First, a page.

In response to these challenges, President Obama has established the first comprehensive National Policy for the Stewardship of the Ocean, our Coasts, and the Great Lakes. The National Ocean Policy helps us prioritize our efforts and resources to address the most critical issues facing our oceans and establishes a comprehensive, collaborative, regionally based planning process to ensure healthy ocean and coastal resources for the many communities and economies that rely on and enjoy them. In keeping with these goals, the President has taken action to develop a comprehensive program to combat IUU fishing and support fishermen and, in September 2014, created the largest marine monument in the world completely off-limits to development. The President’s National Ocean Policy has helped establish the U.S. as a global leader in sustainable seafood and effective management of our ocean resources, and enforcement of fishery rules that have supported near-record highs in landings and revenue for our domestic fishing industry.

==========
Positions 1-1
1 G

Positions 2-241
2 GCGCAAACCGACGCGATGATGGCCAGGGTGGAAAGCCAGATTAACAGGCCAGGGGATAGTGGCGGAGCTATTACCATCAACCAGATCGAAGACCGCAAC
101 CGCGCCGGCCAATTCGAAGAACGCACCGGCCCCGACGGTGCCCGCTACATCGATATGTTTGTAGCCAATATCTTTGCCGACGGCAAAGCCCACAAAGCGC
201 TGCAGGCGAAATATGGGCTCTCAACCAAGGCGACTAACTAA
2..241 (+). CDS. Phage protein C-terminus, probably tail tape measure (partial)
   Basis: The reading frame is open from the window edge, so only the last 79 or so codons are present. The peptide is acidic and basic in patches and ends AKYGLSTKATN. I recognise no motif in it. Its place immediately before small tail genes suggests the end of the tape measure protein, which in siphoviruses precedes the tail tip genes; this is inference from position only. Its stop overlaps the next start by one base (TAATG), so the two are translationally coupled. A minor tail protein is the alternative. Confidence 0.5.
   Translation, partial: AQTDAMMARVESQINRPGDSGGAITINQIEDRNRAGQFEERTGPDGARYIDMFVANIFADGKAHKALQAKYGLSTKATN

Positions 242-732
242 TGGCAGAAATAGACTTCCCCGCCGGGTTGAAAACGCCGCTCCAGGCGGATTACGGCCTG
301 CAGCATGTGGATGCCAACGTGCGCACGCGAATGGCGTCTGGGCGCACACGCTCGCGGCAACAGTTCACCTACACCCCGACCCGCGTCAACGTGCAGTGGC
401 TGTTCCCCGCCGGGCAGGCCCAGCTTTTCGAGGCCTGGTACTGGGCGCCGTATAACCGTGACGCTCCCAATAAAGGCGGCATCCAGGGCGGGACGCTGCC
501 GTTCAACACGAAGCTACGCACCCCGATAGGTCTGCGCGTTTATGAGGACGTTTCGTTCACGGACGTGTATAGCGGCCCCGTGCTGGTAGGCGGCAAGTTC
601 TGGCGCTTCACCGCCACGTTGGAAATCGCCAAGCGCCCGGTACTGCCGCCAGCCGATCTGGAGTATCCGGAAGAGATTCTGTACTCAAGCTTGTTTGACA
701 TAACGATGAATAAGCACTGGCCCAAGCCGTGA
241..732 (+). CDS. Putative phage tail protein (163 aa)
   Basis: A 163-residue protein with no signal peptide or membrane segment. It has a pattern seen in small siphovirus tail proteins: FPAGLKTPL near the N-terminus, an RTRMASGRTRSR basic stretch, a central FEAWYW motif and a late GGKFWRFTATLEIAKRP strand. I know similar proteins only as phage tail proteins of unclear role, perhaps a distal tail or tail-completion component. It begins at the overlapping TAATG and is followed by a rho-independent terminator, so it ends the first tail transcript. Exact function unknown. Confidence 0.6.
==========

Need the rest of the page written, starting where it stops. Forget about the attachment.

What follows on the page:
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The Administration is taking comprehensive action to ensure the integrity of the waters Americans rely on every day for drinking, swimming, and fishing, and that support farming, recreation, tourism, and economic growth. We have proposed a rule clarifying Clean Water Act protections for important waters; launched innovative partnerships and programs to improve water quality and water efficiency; and created initiatives to revitalize communities and economies by restoring rivers and critical watersheds. The Administration is also modernizing the guidelines that govern federal water resource investment, calling for water resources projects based on sound science, improved transparency, and giving voice to local communities.